"For all administrators, the question is not 'Will I stand before a judge?' Rather, the thought is 'When I stand before the judge, will I be on the winning side?'"

By keeping students at the forefront of all decisions, principals are prepared to win, added McNeece.

The threat of legal action can easily steal away a principal's focus. "The real challenge is for administrators to remain focused on moving forward while the major drain on energy would have us looking over our shoulders," said one principal who chose to remain anonymous. "It is difficult to look forward when your head is pointed backward."

Principal Addie Gaines of Kirbyville (Missouri) Elementary School hasn't dealt with any lawsuits firsthand, but she definitely has a heightened awareness of them. "No principal or teacher escapes the concerns of litigation," said Gaines. "Today, teachers and administrators alike are more likely to carefully document what they are doing in the event something should be called into question. It seems as if you never know what you might need to be able to prove."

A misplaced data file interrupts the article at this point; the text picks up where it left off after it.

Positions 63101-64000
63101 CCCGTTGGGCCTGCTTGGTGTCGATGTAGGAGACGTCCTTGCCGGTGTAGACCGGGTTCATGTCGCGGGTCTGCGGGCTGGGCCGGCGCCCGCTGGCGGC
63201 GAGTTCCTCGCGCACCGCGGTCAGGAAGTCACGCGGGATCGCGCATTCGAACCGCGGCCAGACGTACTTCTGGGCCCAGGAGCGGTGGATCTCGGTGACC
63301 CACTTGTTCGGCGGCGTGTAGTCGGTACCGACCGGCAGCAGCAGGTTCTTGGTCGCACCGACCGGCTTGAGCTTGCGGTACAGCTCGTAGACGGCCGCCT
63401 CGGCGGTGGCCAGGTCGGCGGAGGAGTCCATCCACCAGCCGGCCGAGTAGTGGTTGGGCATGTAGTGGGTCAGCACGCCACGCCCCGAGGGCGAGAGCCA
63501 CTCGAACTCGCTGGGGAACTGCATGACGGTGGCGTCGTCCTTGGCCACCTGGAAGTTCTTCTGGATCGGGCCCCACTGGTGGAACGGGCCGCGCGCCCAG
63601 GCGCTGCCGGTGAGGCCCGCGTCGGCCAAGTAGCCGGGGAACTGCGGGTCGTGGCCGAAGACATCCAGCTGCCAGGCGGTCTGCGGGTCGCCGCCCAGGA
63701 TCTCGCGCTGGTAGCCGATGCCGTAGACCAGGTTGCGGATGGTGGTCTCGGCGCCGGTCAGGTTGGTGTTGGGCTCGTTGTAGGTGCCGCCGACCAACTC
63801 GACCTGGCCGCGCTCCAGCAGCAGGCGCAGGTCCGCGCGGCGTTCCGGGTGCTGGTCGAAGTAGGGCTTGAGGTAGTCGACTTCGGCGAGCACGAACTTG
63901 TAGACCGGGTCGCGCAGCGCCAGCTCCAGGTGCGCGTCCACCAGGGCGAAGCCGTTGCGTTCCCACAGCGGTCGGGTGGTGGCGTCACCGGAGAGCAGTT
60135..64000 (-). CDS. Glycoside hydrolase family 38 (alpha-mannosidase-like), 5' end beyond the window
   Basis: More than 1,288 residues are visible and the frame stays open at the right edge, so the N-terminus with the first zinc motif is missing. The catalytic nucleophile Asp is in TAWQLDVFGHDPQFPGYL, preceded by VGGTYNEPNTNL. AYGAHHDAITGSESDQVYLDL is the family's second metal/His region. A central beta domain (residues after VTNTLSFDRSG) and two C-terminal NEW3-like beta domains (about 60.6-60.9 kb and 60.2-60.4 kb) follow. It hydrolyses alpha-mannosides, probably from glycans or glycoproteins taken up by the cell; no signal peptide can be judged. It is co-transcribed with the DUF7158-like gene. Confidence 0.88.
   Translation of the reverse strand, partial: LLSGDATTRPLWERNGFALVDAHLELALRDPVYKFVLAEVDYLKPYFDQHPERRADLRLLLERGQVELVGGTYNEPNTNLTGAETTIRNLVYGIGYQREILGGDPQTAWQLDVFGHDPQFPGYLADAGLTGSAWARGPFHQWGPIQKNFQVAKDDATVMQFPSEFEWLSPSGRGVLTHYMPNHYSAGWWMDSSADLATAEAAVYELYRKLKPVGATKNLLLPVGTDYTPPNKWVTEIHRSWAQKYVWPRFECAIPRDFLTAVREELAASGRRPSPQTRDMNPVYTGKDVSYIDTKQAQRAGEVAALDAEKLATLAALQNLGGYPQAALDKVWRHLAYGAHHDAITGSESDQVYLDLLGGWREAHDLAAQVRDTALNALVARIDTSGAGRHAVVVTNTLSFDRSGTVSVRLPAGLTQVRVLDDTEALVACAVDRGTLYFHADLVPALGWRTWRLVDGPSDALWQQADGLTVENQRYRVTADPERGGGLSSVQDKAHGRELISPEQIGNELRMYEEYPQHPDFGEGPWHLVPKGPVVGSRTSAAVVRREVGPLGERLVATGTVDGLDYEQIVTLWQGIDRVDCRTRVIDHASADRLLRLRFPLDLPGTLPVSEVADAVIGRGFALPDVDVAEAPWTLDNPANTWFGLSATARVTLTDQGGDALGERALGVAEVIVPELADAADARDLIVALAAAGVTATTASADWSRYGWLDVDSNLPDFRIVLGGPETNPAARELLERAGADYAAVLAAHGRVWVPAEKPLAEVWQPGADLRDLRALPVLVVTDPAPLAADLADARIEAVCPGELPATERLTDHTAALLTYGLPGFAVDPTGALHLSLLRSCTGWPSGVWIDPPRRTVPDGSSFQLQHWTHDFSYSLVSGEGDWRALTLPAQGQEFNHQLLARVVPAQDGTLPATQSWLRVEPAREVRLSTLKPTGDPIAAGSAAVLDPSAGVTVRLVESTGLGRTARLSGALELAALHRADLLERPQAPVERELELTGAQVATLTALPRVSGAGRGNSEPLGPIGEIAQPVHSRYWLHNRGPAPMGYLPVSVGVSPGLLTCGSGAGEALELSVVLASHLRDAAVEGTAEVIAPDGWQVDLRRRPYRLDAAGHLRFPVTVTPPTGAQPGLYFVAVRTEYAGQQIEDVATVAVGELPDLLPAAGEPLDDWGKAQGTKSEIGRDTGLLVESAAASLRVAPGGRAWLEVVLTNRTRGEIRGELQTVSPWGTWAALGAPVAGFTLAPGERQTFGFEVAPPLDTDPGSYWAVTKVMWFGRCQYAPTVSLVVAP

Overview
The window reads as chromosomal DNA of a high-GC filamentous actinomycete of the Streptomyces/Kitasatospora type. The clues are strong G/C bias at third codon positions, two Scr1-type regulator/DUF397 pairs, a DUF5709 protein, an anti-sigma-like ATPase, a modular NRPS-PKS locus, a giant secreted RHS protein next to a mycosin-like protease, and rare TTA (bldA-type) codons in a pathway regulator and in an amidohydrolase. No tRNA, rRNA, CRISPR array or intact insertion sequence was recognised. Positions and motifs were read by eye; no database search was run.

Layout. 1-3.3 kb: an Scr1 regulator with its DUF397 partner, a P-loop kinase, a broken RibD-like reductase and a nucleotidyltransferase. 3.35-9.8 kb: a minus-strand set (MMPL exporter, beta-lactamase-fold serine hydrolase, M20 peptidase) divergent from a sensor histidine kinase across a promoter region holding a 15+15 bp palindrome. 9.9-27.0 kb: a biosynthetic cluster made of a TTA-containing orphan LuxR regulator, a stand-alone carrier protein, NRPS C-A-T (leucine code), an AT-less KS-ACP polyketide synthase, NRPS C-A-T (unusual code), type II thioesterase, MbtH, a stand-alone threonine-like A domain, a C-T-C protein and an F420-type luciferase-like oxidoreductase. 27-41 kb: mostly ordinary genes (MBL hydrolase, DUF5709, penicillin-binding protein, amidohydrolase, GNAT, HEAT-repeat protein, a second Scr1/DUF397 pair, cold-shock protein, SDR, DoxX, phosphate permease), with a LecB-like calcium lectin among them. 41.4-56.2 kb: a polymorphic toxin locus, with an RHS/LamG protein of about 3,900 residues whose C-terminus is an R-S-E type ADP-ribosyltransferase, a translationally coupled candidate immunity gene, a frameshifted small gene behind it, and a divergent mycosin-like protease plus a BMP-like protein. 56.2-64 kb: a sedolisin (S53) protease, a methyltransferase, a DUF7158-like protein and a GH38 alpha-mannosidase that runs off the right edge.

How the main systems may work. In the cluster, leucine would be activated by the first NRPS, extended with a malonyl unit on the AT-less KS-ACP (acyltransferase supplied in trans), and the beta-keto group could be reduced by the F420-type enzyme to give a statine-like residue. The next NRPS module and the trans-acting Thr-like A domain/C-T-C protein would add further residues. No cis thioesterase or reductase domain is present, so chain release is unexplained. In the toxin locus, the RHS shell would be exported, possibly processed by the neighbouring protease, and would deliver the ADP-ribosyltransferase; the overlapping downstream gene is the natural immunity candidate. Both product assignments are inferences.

In Gaines's district, administrators are provided with legal updates on a regular basis. They are informed about what laws have changed and about the practices and procedures that might need to be looked at more carefully. "We take that information and disseminate it among the faculty and staff who need to know," she said.

Principal Paul Young has served recently as a mentor to future principals. "I see the legal atmosphere impacting my mentees," Young, principal at West Elementary School in Lancaster, Ohio, told Education World. "Sometimes they are afraid to take a stand for fear they will anger someone. They are afraid they'll be sued. Two of them have already been involved in lawsuits -- and they are just 30 years old."

In his years at the helm, Young has seen the threat of lawsuits make relationships less personal. It has also taken some of the fun out of the school day. "Because my staff and I always second-guessing and worrying about student supervision, the legal atmosphere has impacted the decisions we make about field trips," he said. "We no longer have our sixth grade outdoor education classes stay overnight at an off-school camp site. We can't risk the potential problems."

In addition, some principals won't have traditional holiday parties because of fear of objections from and legal action by community groups, said Young.